Having acknowledged that anyone begins a piece with the words ‘Don’t get me wrong, …’ runs the risk of falling foul of the quotation from Shakespeare’s Hamlet ‘The lady doth protest too much, methinks …’ and/or the natural cynicism that accompanies anyone’s dinner party intervention “With respect, …” which usually indicates that in fact respect is the very last thing the speaker is applying the opinion to which he or she is responding, I am nevertheless entertaining the lists today with …
Don’t get me wrong – as a mere man, I am all for rapists being brought to book and if necessary being incarcerated with the cell keys being automatically thrown away for life – but, by the same token, I have been rendered deeply uneasy by the measures being proposed (or is it ‘about to be implemented’) by the Director of Public Prosecutions Alison Saunders, as have been announced this week.
Apparently these have been prompted by the perception that, although recent changes to law and police procedures have resulted in a significant increase in reports of rapes being registered, this has not yet translated itself into a corresponding hike in cases being brought to court and/or ending in convictions secured.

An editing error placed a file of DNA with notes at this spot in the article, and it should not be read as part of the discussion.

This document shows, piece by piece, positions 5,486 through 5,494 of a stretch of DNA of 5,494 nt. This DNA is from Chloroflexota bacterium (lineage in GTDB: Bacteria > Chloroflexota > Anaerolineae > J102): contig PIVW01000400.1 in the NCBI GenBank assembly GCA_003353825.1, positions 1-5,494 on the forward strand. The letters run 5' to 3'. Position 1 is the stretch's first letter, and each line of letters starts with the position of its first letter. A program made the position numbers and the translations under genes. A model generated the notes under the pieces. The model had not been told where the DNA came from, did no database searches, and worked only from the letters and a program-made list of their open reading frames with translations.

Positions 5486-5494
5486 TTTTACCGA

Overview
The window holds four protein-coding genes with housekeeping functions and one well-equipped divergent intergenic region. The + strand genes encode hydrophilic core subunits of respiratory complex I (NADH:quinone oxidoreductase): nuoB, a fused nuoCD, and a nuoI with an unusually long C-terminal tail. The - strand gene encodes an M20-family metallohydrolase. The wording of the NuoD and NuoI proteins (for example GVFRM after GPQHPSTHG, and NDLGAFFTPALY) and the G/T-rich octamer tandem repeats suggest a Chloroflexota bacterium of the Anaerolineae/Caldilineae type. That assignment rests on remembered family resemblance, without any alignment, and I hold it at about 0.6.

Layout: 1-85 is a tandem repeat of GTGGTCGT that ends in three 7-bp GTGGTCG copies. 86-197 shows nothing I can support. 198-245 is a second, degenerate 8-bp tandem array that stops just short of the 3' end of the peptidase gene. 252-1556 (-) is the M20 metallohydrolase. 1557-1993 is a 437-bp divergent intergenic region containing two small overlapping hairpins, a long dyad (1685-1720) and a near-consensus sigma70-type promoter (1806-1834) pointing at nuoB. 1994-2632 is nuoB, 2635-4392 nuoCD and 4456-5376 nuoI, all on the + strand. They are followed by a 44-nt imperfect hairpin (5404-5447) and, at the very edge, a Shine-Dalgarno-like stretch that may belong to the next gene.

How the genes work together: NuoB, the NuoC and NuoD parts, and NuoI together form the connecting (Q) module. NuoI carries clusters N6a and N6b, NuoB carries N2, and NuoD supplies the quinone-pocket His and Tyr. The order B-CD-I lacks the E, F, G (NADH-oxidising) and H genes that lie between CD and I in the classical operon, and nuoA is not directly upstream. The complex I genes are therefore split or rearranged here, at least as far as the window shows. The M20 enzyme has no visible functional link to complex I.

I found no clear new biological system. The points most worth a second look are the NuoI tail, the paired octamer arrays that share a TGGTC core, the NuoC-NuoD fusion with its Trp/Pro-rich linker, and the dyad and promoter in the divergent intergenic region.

In this regard, I simply return to two basic principles of English and Welsh law that go back many centuries. Firstly, and inevitably, that ‘A man (or woman) is innocent until proven guilty’; and secondly that, (the reporting of court proceedings angle) whilst it is both understandable and right that any woman allegedly raped should remain anonymous, it nevertheless seems to me deeply unsatisfactory that the name of an accused rapist can be made public before a case is heard and/or a verdict of guilty secured.
My case is not that attempts by the authorities to improve the percentage of rape allegations that eventually result in convictions (I believe a figure of as little as 6% has been published) should not be made, simply that hacking away at august principles of criminal law with measures that skew the legal system into illogical, unnatural and inequitable places is not the way to go.
In which context, today I would like to bring to the attention of readers of the Rust this hard-hitting article by Sarah Vine – wife of Michael Gove, sometime Coalition (Tory) Education Secretary, of course – which appears on the website of the DAILY MAIL